Why energy storage is key to system transformation

Why energy storage is key to system transformation

As Ireland and Europe create a new energy map, storage will play a key role. To continue the map analogy, we can think of energy storage as the grand central stations of a tube map. Sure, they’re a destination station but they’re more than that – they enable transfers from local to regional lines and sometimes even international journeys.

In addition, energy storage provides a good way to interrogate energy system transformations by considering its role in Decarbonisation, Decentralisation, Digitalisation, and Democratisation, also known as the four Ds, because us energy nerds love a bit of alliteration.


Following energy demand reduction, using renewable electricity is the top action for decarbonising our energy system.  Electricity systems are based on a supply being connected to a demand, so if these happen at different times, then the ability energy storage is key because it balances out supply and demand.  On calm windless evenings, the stored energy can power our grid. Then on super windy days, we can store energy so as not to waste the resource nor leave expensive infrastructure lying idle.


The robustness of an energy system is enhanced through decentralisation.  We’ve all experienced the unwelcome interruption to our electricity supply in our homes.  This can be so intolerable to some that they’ve created their own discrete decentralised solutions through diesel generators or natural gas-powered electricity generation on site.  Decarbonised solutions will be required to meet this security of supply need.  For example, as drivers move towards electric vehicles, not only will they have emissions free driving, but their car could serve as a backup energy store for their domestic electricity needs.

On a more regional level though we can introduce local energy storage solutions, like batteries to kick in when there is an outage on the system.


We are going to need oodles of data to enable the smart and complex choices we needed for an integrated energy system.  We’re going to need to know what type of electricity is available through domestic production and interconnection, how sustainable it is and how much it costs.  However, if we really want to maximise this availability of data, we need to be able to act on it to maximise renewables and minimise cost – that’s where the ability to integrate energy storage into a system is key.  Such energy storage creates buffers between supply and demand so that we can maximise the benefits of a complex and integrated energy system.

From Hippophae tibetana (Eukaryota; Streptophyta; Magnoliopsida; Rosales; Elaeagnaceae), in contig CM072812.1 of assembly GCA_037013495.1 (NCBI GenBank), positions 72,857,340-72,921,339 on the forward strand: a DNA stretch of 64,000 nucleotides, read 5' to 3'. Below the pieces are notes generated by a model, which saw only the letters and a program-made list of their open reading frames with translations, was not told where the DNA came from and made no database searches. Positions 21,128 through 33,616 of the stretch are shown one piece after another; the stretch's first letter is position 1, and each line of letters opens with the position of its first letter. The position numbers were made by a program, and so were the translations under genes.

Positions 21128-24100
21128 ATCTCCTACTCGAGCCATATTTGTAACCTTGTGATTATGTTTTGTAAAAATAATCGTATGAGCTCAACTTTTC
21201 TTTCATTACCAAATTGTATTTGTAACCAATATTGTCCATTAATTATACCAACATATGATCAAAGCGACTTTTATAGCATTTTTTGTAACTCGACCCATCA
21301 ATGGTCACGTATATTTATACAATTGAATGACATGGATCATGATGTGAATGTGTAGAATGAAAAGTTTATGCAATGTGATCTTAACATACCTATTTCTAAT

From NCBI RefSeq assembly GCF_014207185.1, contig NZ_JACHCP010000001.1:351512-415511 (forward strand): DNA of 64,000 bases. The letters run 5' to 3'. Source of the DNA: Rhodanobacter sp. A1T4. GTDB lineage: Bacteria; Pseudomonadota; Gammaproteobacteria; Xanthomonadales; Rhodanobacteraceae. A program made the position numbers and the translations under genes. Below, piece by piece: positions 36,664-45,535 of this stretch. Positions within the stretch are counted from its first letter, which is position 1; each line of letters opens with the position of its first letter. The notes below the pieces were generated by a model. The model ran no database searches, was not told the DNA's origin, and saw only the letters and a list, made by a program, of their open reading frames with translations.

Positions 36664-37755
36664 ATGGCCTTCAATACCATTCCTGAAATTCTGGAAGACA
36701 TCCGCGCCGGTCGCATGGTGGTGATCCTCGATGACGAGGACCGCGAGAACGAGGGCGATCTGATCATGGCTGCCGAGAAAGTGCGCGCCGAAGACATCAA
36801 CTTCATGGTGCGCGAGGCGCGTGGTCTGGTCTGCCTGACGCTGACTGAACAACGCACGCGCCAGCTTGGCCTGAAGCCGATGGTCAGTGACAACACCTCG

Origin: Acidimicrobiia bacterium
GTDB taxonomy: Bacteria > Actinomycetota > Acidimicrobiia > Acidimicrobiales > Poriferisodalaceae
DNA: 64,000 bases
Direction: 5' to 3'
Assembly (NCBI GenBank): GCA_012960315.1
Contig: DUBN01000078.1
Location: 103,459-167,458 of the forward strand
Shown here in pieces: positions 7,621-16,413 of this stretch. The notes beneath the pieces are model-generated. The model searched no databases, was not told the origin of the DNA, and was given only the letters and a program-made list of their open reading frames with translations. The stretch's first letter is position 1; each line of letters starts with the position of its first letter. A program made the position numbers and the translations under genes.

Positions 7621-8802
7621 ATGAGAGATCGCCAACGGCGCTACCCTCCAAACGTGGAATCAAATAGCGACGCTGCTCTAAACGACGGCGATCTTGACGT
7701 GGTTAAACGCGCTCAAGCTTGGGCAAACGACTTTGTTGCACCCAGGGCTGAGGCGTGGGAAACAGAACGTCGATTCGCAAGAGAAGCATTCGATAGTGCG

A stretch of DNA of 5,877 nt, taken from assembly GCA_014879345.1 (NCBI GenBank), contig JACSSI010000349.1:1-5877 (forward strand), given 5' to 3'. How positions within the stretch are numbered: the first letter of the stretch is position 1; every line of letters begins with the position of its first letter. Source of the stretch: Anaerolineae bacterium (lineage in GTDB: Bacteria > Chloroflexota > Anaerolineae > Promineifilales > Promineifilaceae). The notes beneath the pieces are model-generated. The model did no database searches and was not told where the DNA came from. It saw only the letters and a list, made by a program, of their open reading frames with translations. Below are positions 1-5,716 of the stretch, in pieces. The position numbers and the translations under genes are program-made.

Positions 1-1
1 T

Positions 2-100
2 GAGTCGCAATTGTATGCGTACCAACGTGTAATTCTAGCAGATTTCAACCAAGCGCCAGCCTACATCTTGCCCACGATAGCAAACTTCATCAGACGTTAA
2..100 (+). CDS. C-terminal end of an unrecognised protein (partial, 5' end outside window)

For Ireland to have a green independent energy future, we need to have indigenous stores of energy. For democracy to thrive, we cannot continue to rely on imported fossil fuels.  Our reliance on importing oil, coal and gas means countries like Russia will continue to benefit them financially.   By storing energy, Ireland will be able to attract foreign direct investment by large energy companies who are enticed by the economic carrot of the amount of energy available and not the domestic need.  Storing energy is key to being able to then export it, for Ireland could become a source of energy for countries who are importing carbon-based fuels today and look to a future energy system of zero carbon fuels.  Ireland’s role in a future energy system as a democratic energy exporter also avoids a new form of colonialism where countries are prevented from developing because of the attractive payment schedules of sending their energy to already developed economies.  Furthermore, by storing energy, we can increase the amount of renewable energy supply chain jobs in Ireland, as high as 25000 by 2040 according to the SEAI reports.

Types of Energy Storage and the need for development

When it comes to energy storage, there is no one size fits all.  We need batteries to meet the shorter-term needs such as for electric vehicles, homes or even for hours on the national grid.  While we have familiarity with batteries, there is much research and development needed to address their limitations.  For example, the precious metals used in their creation are not always recoverable and given the limited access to Lithium and the like, there are associated supply chain issues.  Extraction of such metals comes at an environmental cost as does shipping them from their countries of origin to where manufacturing takes place.  Research is needed to figure out how to recycle such batteries or develop alternative chemical solutions.

Today, we’re meeting our energy storage needs through storing energy as molecules, with the national oil reserve agency keeping a supply available for 90 days of needs.  Our wind powered electricity could be used for electrolysis to separate the hydrogen from oxygen in water.  That hydrogen could be stored in underground geological structures – such as depleted gas fields or salt caverns.  The plan for Europe is to have a dedicated hydrogen pipeline, which offers storage in the same way that natural gas pipelines do today.

Like all aspects of energy system transformation, there is no easy answer.  We need all the solutions progressed in parallel.  The energy system of the future must be decarbonised, distributed, digitised and democratic and one thing’s for certain, energy storage will be key.